Separate Murkowski bill addresses crude exports, OCS revenue sharing

US Senate Energy and Natural Resources Committee Chair Lisa Murkowski (R-Alas.) introduced legislation that would end the ban on US crude oil exports, and establish federal Outer Continental Shelf revenue sharing for southern Mid-Atlantic and additional Gulf Coast states as well as Alaska.

The July 23 measure, which she called the Offshore Production and Energizing National Security (OPENS) Act, is separate from the more comprehensive energy policy bill jointly introduced the same day by Murkowski and Ranking Minority Member Maria E. Cantwell (D-Wash.).

That bill’s primary oil and gas provisions deal with the Strategic Petroleum Reserve, LNG exports, and working more closely with states on oil and gas exploration and production oversight. It is one of 20 bills scheduled for markup on July 28 before the full committee.

Murkowski said her own bill is a combination of four measures the committee has reviewed already, including S. 1312, the Energy Supply and Distribution Act, and S. 1278, the Alaska Offshore Lease Sale Act.

The senator emphasized Alaska when she explained why she felt the OPENS Act was necessary. “With exploration proceeding in the Chukchi Sea, and the Alaska offshore emerging as a key part of our national energy security, it is critical that we ensure revenue sharing for the state and coastal communities,” she said.

She said Alaska’s OCS in the Beaufort and Chukchi seas contain an estimated 23.6 billion bbl of oil and 104.4 tcf of gas. Cook Inlet near Anchorage, which supplies gas to south-central and interior Alaska, contains another estimated 19 tcf, she said.

Murkowski said her bill specifically would:

• Establish federal oil and gas revenue sharing on the Alaska OCS for the state and for coastal communities.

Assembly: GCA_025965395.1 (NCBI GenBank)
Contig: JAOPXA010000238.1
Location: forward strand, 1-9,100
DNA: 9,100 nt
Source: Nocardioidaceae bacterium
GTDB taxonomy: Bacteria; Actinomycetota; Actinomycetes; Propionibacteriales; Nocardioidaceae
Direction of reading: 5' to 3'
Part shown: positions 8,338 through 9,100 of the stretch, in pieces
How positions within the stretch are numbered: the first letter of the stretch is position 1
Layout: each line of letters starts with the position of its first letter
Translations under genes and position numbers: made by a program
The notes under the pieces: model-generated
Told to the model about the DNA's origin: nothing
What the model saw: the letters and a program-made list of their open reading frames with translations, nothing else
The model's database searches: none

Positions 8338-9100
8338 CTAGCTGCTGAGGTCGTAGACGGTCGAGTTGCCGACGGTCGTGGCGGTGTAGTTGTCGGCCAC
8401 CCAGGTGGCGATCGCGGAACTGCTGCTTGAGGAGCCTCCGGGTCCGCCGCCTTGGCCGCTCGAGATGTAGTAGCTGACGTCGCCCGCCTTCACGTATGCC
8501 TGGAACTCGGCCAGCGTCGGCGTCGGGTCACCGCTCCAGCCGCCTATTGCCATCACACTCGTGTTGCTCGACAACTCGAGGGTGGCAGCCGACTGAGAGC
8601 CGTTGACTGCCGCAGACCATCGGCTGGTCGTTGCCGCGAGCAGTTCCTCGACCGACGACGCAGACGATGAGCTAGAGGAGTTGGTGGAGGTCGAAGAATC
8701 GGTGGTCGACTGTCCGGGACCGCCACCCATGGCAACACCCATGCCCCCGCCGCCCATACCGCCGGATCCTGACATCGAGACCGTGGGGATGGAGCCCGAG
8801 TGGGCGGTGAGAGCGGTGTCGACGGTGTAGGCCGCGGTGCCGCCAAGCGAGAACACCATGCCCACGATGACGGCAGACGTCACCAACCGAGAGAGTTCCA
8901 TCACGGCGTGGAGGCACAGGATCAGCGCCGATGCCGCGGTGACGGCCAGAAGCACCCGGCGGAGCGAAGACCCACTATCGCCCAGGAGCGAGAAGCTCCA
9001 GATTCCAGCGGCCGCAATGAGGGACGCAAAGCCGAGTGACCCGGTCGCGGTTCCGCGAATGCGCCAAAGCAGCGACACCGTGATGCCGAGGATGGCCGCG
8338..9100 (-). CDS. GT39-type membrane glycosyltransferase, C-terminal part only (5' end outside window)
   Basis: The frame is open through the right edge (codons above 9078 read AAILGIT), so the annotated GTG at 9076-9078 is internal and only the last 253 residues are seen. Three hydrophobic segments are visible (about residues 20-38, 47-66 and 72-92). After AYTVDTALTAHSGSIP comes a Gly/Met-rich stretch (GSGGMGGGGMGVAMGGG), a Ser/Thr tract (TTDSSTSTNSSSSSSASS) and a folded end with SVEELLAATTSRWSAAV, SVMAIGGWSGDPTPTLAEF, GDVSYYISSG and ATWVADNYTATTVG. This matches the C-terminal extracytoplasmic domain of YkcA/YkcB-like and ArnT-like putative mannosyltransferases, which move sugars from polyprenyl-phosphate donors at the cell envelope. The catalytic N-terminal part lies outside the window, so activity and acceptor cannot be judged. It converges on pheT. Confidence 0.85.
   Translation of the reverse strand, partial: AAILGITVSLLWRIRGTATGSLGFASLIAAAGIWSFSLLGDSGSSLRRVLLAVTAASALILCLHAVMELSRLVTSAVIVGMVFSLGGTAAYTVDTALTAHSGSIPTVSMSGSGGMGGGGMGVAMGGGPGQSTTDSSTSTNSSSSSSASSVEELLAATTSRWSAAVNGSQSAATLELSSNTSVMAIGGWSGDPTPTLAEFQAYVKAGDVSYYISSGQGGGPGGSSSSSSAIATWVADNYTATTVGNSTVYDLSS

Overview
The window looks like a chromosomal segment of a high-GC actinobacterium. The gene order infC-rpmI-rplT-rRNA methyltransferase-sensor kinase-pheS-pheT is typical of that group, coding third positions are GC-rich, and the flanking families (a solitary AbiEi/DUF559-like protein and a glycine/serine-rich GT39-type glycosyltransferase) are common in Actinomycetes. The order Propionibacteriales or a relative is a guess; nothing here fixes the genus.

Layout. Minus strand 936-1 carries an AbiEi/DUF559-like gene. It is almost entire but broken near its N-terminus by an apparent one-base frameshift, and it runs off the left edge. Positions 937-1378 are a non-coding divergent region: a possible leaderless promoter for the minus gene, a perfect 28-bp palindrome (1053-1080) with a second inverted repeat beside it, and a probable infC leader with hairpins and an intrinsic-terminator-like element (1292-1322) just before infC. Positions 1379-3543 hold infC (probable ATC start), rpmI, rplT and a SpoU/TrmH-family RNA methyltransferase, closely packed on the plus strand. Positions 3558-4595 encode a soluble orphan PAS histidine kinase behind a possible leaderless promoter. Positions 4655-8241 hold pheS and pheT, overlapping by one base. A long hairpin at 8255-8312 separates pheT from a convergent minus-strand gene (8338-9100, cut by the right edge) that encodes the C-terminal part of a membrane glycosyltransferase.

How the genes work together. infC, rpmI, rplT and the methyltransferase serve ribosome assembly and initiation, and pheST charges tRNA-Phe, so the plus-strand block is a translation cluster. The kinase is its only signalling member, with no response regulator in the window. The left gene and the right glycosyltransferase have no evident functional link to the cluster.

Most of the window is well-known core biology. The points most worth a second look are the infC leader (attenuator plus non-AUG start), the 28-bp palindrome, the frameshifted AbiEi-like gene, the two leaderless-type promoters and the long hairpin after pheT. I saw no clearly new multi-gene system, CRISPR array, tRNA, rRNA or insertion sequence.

• Increase access to additional resources by requiring a minimum of three lease sales in each of the Beaufort, Chukchi, and Cook Inlet planning areas during any 5-year period, and annual lease sales in the 8(g) zone of the Beaufort and Cook Inlet planning areas in future 5-year OCS plans.

• Establish the Tribal Resilience Program, creating a fund for tribal entities for investments in energy systems and critical infrastructure to combat erosion, improve health and safety, and foster resilient communities.

• Direct funds in the near term for workforce development, investments in science, and permitting to ensure Alaska OCS crude oil has a pathway to the Trans-Alaska Pipeline System.

Murkowski said the OPENS Act also provides revenue sharing and key protections for OCS development in the Gulf of Mexico and the off the southern Mid-Atlantic coast, improves permitting for OCS development, and lifts the ban on crude oil exports.

Allowing more exports from the Lower 48 will increase demand for North Slope crude oil at West Coast refineries by creating an outlet for crude produced in the US Midcontinent, she said.

Contact Nick Snow at nicks@pennwell.com.

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